Therefore, the present invention provides an emissions system for lowering the emissions of NOx by at least 90% when compared to the concentration of NOx generated by the combustion reaction. The present invention achieves this dramatic improvement in the lowering of NOx emissions by passing the anhydrous ammonia into the combustion region of an engine or other apparatus prior to combustion of the hydrocarbons. Although the invention will be described in relation to an internal combustion engine, one skilled in the art will realize that the invention may be applied to any apparatus which uses hydrocarbons to generate energy.

A. THE EMISSIONS SYSTEM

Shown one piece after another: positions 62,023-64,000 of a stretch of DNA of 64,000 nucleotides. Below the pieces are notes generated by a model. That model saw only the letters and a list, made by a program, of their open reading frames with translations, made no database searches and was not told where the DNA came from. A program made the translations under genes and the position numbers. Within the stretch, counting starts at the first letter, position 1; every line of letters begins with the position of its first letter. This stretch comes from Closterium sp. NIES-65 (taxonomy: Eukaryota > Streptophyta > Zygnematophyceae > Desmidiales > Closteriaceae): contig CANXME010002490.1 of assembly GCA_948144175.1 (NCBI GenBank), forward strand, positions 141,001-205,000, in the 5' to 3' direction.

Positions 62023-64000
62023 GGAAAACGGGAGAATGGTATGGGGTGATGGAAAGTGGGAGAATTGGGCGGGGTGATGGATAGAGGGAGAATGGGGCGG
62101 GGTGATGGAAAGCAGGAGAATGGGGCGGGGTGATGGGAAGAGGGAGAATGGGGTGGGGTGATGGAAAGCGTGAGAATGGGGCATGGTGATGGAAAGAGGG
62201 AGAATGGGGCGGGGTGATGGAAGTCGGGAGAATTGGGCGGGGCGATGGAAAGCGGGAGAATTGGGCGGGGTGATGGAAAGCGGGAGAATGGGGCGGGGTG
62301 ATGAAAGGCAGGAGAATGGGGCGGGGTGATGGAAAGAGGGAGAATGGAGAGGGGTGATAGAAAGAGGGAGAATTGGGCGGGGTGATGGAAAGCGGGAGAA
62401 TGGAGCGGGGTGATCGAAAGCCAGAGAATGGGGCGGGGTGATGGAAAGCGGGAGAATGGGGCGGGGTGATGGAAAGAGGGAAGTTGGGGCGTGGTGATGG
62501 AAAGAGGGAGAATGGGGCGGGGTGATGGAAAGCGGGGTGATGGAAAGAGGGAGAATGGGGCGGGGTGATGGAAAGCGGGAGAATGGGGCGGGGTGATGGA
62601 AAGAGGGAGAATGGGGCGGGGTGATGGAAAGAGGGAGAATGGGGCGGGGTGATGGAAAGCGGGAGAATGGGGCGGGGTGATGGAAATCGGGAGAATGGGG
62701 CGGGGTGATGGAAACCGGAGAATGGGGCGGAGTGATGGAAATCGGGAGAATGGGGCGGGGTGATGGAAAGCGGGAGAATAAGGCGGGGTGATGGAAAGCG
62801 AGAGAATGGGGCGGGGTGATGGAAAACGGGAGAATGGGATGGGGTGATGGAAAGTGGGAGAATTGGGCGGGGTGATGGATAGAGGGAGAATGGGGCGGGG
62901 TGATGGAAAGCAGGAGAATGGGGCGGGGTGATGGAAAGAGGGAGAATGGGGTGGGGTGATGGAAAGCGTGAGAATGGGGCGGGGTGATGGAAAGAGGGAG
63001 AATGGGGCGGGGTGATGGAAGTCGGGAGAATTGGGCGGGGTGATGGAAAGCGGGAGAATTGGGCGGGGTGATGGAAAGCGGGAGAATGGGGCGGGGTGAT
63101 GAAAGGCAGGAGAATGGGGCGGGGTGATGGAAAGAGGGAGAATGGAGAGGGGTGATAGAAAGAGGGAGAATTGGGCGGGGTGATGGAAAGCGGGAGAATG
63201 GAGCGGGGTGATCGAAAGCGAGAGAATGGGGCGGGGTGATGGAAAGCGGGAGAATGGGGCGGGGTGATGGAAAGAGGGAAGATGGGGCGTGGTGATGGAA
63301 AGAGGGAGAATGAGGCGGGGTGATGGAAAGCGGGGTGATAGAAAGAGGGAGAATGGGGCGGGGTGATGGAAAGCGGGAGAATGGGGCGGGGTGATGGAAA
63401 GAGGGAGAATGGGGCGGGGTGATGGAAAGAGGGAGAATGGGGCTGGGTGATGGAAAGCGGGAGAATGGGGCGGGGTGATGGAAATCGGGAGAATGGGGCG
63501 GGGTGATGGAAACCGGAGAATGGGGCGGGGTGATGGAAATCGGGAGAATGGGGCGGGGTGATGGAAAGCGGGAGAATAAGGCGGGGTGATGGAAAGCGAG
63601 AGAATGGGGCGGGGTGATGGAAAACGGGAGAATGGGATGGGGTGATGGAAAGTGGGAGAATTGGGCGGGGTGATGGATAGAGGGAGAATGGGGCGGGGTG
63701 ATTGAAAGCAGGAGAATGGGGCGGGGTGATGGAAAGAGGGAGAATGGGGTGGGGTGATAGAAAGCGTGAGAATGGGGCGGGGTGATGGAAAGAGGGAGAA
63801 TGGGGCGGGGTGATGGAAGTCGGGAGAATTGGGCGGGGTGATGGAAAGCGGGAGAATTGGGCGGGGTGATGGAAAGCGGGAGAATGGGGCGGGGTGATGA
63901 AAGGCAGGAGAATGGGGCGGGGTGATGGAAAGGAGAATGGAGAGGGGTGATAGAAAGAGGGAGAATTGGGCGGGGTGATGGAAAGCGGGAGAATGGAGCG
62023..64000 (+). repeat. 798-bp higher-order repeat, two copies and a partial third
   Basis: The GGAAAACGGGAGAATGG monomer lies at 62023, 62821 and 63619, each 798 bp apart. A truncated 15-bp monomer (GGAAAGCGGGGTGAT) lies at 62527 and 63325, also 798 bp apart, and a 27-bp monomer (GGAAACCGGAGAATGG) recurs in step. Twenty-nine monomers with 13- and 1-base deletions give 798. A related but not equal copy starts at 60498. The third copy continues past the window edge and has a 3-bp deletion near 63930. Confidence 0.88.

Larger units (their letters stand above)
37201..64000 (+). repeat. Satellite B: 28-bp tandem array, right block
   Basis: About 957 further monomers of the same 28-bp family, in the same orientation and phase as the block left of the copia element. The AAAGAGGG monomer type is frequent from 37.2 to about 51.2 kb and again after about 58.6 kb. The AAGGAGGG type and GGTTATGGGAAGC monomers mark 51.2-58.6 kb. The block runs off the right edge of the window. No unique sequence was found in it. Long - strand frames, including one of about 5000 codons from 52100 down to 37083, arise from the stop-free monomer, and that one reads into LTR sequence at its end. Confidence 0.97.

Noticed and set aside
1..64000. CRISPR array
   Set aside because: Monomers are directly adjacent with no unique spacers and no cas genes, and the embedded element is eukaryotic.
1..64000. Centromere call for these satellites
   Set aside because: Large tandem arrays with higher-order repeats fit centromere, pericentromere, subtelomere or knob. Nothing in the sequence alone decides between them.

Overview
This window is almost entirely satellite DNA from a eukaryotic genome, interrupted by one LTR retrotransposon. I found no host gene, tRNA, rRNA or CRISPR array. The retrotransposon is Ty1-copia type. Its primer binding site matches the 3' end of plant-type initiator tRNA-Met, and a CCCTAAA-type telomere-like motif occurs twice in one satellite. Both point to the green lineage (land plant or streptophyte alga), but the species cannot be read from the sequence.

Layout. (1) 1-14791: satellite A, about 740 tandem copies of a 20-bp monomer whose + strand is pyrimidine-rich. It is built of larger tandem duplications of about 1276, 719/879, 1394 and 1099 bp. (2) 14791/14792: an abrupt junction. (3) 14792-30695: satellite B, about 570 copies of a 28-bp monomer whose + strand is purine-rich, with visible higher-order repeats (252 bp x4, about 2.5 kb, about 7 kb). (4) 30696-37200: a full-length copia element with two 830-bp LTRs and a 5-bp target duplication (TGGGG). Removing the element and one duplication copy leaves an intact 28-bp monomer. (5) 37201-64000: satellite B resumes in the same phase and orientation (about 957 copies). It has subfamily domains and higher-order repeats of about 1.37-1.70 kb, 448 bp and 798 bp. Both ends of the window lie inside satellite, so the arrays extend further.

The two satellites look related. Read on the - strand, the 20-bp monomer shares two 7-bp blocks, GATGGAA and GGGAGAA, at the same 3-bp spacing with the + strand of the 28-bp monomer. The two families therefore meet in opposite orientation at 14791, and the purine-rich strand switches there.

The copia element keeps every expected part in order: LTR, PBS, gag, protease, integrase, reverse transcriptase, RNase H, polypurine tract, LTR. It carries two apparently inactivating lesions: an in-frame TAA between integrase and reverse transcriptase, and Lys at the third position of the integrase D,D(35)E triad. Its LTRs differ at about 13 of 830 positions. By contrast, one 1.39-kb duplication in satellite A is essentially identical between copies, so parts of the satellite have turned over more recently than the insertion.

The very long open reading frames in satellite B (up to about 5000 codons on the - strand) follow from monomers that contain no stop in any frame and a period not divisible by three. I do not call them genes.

The components of an internal combustion engine are well known and will not be described in detail beyond that necessary for a full understanding of the present invention. The internal combustion engine of the present invention may be a two- or four-stroke engine and has at least one cylinder which forms a combustion region. The engine has an air intake system which supplies air to the combustion region to support the combustion of the hydrocarbons. The hydrocarbons may be supplied by any conventional means to the combustion region including fuel injection or carburetion. An exhaust system for removing combustion by-products from the combustion region is also part of the engine and further contains a catalytic converter. The improvement of the present invention being provided by a means for introducing anhydrous ammonia into the combustion region prior to combustion of the hydrocarbons.